I have recently noticed my need to validate that it is okay for me to cry to others. Sometimes, when we are feeling too overwhelmed, we cannot contain our emotions, and sometimes the situation practically calls out for our tears. And weirdly enough, I have noticed that when I am about to cry in front of someone, I have an urgent need to reassure them by saying,” I’m about to cry and that’s okay, it’s okay if I cry”.

At times, I wonder who this reassurance is directed to. And deep down, I do know that my need to state this phrase is due to the fact that our culture is judgmental towards our display of emotions.

What I do not understand is why. Why is it so shameful to cry? Why do we associate sadness and overt expression of emotions with weakness? God created these emotions within us, so why are we ashamed of them? We definitely cannot change our emotions; we can merely manage them.

Talking about our emotions is healthy. On the other hand, repressing our feelings may result in long-term negative psychological effects.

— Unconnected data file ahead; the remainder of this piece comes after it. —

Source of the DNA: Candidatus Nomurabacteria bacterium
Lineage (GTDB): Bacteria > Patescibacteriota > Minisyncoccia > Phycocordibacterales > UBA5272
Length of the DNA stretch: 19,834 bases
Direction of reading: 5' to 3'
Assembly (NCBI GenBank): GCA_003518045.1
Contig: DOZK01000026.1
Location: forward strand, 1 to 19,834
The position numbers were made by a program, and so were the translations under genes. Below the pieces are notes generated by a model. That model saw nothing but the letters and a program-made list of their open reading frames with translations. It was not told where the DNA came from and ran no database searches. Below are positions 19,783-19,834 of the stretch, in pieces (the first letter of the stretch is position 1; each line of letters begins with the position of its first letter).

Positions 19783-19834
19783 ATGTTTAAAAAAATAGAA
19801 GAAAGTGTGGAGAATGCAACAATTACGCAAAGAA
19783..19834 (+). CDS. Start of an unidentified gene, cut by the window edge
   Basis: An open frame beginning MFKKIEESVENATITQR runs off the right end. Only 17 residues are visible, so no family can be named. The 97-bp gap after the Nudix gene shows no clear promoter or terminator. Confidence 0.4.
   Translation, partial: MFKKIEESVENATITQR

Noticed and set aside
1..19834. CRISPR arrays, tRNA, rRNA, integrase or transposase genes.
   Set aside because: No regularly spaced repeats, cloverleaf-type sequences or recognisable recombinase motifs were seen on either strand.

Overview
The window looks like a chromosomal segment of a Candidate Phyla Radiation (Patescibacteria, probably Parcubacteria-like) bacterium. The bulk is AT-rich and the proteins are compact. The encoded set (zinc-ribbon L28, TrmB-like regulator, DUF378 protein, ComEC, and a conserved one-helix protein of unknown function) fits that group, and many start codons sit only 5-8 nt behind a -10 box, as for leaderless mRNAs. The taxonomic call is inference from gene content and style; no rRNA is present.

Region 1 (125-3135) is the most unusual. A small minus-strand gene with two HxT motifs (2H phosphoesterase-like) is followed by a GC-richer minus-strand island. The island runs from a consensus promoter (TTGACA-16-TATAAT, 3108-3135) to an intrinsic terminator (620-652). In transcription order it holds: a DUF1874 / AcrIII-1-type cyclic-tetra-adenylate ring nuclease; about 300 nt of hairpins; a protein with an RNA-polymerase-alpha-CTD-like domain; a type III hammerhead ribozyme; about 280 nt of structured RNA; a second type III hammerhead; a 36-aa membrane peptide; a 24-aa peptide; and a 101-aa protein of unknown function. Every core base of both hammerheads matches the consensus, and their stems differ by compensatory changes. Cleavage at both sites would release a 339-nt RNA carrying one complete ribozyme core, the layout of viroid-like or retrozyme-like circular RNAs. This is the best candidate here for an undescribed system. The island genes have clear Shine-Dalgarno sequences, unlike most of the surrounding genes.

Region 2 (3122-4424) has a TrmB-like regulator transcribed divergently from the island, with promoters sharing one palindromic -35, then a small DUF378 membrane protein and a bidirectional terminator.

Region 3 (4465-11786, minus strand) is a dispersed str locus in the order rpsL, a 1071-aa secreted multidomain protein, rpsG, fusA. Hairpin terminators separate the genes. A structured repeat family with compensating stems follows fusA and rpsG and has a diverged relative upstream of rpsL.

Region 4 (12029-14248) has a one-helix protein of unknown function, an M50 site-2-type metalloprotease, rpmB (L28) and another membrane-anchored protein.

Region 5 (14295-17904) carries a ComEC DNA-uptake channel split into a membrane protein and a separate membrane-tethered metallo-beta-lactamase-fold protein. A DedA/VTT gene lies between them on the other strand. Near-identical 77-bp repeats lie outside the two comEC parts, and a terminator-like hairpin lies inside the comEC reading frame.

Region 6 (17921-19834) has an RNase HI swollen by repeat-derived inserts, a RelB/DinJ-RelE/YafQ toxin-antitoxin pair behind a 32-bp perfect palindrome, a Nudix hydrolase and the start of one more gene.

The first step in counseling is actually expressing one’s thoughts and feelings in a safe and non-judgmental environment. The second step is accepting these emotions. There is no need to be afraid of such emotions. We usually fear that if we accept our sadness or our anger, it would consume us. However, when expressed regularly and appropriately, accepting these emotions would lead the way to processing and overcoming them.

Remember, we are human. It is normal for us to feel. It is as okay for us to cry as it is to smile.

We are humans.

Samah Salem is the school counselor at HIS; she has a BA in Psychology and an MA in Clinical Psychology. She additionally hold s office hours at her private practice.

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